4. Have a limit
You 
simply can’t pour your whole glass of wine into your stew-there has to be a 
limit. If you are making some soup, then two tablespoons are great for a glass. 
If you are doing meats, then a quarter of the stuff in a pound will suffice.

5. Go with flavors
If 
you are making a bitter soup from herbs, then you are better off going for 
wines that have a sharp taste to them. For sweet soups, you will need some 
varieties of sweet red wine.

6. Have fun!
This 
is not a chore. It is a fun exercise, so go right ahead and have fun. Don’t be afraid 
of experimenting and tinkering with what you have. Even if it comes off a 
little off, do not be discouraged; keep at it till you end up with something amazing.

 

Best Apple Wines


We know that grapes are the kings when it comes to making wines. From France to South Africa to Argentina, grapes are the real deal. It is hard not to see why as they have such a succulence feel about them. However, just because grapes are the choice most would go for does not mean other fruits don’t really qualify. In fact, in places like Frankfurt, Germany, apple wine is a massive hit.

Looking around to get wasted on apples? Below are great apple wine varieties to sample:

1. Jonathon Apple wine

As the name suggests, this type of wine is made from the Jonathon apple, which is a very resilient hybrid that combines taste and smell to provide for a sumptuous experience. Normally, the production process will involve the use of various spices to ripen the taste. There are also apple wines there that are all-natural.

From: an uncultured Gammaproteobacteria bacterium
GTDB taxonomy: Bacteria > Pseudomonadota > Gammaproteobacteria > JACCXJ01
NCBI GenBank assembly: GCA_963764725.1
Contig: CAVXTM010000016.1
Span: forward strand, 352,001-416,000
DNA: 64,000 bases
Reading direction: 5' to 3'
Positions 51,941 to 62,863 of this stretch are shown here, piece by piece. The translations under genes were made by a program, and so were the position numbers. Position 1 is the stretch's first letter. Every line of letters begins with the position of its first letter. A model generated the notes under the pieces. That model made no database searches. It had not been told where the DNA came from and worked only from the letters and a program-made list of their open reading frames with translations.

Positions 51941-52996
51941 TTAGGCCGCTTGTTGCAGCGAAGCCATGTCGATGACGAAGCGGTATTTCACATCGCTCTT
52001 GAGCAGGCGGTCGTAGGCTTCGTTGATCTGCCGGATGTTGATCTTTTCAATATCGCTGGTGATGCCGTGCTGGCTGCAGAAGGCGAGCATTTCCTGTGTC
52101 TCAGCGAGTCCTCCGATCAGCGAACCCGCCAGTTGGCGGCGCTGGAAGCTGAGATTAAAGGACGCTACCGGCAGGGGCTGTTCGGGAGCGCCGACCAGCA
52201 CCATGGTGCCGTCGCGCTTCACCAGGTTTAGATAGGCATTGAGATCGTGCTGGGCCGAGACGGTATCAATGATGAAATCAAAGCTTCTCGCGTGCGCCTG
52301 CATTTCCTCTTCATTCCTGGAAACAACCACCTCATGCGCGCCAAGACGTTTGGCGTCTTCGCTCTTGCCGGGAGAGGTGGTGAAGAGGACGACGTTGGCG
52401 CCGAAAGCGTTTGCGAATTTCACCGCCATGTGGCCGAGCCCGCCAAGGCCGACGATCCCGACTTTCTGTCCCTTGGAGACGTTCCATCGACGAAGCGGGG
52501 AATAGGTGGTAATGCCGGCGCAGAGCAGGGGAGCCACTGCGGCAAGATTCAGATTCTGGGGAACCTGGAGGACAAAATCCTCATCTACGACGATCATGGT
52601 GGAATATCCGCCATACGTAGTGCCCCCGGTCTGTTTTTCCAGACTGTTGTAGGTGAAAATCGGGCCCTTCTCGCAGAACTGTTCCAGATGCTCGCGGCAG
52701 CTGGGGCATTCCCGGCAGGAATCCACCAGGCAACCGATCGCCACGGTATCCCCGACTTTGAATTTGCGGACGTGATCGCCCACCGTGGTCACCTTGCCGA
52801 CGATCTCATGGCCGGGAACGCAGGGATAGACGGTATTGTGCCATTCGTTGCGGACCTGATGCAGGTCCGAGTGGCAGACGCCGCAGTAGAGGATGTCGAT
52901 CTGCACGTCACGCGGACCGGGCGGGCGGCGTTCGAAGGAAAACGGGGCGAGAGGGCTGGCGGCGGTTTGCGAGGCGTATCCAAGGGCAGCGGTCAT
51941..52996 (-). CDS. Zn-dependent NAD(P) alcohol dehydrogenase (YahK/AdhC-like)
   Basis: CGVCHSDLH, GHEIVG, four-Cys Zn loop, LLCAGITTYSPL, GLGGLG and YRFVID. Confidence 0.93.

2. Fuji apple wines

Developed in Japan in the 30’s, the Fuji apple garnered mainstream attention in the 60s and remains very much part of the landscape at the moment. The sweet wines made from these fruits have an intense feel and crispy taste. The true potency of wine is determined by its long shelf life, and wine from the Fuji apple is known to stay fresh for months without refrigeration. If kept in the right temperature conditions, this wine is capable of staying fresh and getting better for years. If you are wondering where this wine (and apple) obtained its name, then don’t anymore; it was named after the place the wine the crop was sourced, Fujisaki. Over the past few decades, Fuji wines have become part of the oenophile lifestyle. The recipes are wild and broad, but the resultant product has a distinct feel and taste of the Fuji.